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June 26, 1964 DEVELOP1>1ENT NEWS PARAGRAPHS -3 make immediate pledges and payments toward the scholarship program. At the present time, we have committed scholarships to 76 students. Scholarships range in amount from $1500 to the full charter scholarship of $3900 a year. Dick Kuch and the Development staff are working closely with Dean Norwine and his financial aids Staff Man, Joe Hall, to develop strong, personalized, hand-tailored programs that will appeal to prospectc --individual, company and foundation \-7ho can and should be a part of the Charter Class Scholarship program. We can and we must meet the scholarship needs during the summer. Woman's Library Association--The Saracota Herald Tribune carried a feature story with a picture of the new officers of the W.L.A. in last Sunday's edition. A revised edition of the pamphlet on the W.L.A. has been completed and is at the printers. The Membership and Program Committees of this fine Association of women are hard at work developing the programs and events that will meet their initial goal of putting 300,000 volumes in the library during the charter years 1964-1969. A copy of the revised edition of the pamphlet will be sent to you. Please note the revised schedule of Membership Fees and Book Fund Gifts. Your suggestions for city, state and national tJ.L.A. prospect mailing lists will be greatly appreciated. The President's Program--Dr. Baughman, of course, works in all phases of the program, but we arc trying to schedule and direct his time, energies and talents primarily toward major prospects, including individuals, companies, and foundntions located in other geographic areas. In the weeks immediately ahead, \-le are scheduling at least three major field trips for Dr. Baughmnn: 1. June 28-July 3 --Chicago, St. Louis, Kansas City, Denver -built around contacts with major prospects in each city, including the Sunbeam Electric Company in Chicago. 2. July 19-July 25 --Detroit, Flint, Battle Creek and Chicago or Canton, involving contacts and presentations to the Ford Motor Company, the Kresge Foundation, the Mott Foundation, and the Kellogg Foundation; and major individual and company prospects in Chicago or Canton. 3. August 2-August 7 -Shreveport, Oklahoma City, Dallas, Houston and possibly Los Angeles, involving major individual company and foundation prospects presently being researched, some of which were suggested by Trustee Frank Berlin and former Trustee, \.Jilliam \.Jhiteman, of Oklahomn City. The President will also be working closely with the Trustee Programs, pnrticularly in the Greater New York Area. Founder;s ProBram --A basic "package" presentation to be offered primarily to selected corporations throughout the United States, involving a $25,000 unrestricted gift plus a full charter scholarship of $13,200. With this unique program, the company or individual pledges not only the necessary monies, (continued)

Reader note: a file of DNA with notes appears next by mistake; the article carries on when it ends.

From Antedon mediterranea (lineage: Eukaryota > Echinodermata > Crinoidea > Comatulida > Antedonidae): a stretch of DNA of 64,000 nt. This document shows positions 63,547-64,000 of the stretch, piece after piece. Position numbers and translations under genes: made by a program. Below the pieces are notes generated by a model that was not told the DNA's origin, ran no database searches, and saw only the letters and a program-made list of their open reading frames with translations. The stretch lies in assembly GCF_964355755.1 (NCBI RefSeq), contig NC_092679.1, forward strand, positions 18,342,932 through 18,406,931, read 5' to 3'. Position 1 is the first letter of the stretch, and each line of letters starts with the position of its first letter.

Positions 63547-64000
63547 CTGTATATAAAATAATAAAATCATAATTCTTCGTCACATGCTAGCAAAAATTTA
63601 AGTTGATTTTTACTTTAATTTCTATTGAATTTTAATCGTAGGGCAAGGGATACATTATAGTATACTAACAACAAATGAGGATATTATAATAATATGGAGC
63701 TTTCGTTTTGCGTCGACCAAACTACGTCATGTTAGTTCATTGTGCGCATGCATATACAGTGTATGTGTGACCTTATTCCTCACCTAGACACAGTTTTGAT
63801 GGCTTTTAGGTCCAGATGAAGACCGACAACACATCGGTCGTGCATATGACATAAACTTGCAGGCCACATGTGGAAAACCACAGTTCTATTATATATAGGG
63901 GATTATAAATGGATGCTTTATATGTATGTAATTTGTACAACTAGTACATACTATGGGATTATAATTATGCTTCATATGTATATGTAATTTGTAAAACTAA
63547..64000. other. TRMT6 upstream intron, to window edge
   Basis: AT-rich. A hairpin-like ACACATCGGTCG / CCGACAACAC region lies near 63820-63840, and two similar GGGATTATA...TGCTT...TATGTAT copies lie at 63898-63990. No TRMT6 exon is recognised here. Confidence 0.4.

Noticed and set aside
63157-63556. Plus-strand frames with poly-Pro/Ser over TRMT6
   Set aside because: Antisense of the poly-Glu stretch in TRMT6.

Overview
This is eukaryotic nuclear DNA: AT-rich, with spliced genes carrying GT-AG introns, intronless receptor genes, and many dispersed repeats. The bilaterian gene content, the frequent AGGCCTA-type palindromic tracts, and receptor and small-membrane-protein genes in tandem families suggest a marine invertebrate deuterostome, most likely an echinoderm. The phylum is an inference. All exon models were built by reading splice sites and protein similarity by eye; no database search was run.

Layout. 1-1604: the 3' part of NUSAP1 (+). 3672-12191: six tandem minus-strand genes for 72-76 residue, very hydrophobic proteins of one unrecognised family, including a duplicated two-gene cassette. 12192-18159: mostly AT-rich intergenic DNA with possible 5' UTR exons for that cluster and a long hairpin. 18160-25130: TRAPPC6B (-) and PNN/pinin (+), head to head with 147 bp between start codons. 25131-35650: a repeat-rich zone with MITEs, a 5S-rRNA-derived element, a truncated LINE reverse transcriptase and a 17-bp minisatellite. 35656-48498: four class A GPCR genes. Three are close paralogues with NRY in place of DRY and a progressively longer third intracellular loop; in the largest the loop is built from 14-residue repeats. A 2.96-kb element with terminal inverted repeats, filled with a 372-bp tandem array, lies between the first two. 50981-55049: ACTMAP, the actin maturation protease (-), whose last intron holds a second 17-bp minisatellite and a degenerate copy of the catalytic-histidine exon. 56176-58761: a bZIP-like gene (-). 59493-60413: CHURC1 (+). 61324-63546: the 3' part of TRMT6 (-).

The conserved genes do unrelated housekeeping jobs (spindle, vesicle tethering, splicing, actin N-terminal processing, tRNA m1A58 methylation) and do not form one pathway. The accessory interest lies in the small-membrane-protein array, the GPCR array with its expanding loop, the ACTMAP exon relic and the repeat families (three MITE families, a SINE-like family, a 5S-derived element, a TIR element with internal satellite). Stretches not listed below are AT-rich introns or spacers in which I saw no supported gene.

PAGE 4

June 261 1964 DEVELOPNENT NEWS PARAGRAPHS -4 but nlso pledges n commitment to hnve the scholarship recipient vinit annually t..rith the president and other officers of the company, attend the opening convocation in the full of 1964, and attend tho student's commencement. He hope to make at least 100 such founder's presentations during the summer and early fall months. Foundations Program --With presentations about special projects aimed primarily at the smaller family-controlled or opecial interest foundations. Several such presentations have already been made, and one such family-controlled foundation, the Mary Reynolds Babcock Foundation, of Salem, North Carolina, has pledged a gift of $25,000 in unrestricted funds. Because their funds were already committed, the Sperry & Hutchinson Company (S & H Green Stamps) Foundation could make only a token gift of $1,000 but expresses an interest in the future of New College and will review our case next year. This special program of emphasis among the smaller family-controlled foundations doc::; not set aside the previously made and yet to be prepared presentations to major foundations such as Ford, Carnegie, Kellogg, Mott, Kresge, etc. $1500 grant for special projects in colored slides of 1\mcrican Art has. been made by the Carnegie Foundation. Listed Research & Evaluated Assigned Woman's Library Assn. Memberships & book fund gifts to date Total pledged to date: THE BOX SCORE Indiv._ 2,000 329 51 NO. 1582 x Co, 750 56 5 Prospect Found. Total 45 7 7 2,795 392 56 $3,877.50 AMOUNT $8,267,544.78 *Individual Major Gifts only -$10,000 or more. In short --after 4 --the Development Program continues full steam ahead, even in the midst of summer. We did not mean to open with a 4-page bulletin, but there was much to tell. The next bulletin will feature information about the ne'l.l1 Deferred Gifts Committee Program and a ochedule of major events toward \>lhich members of the Development Organization can begin to point in terms of cultivation and solicitation.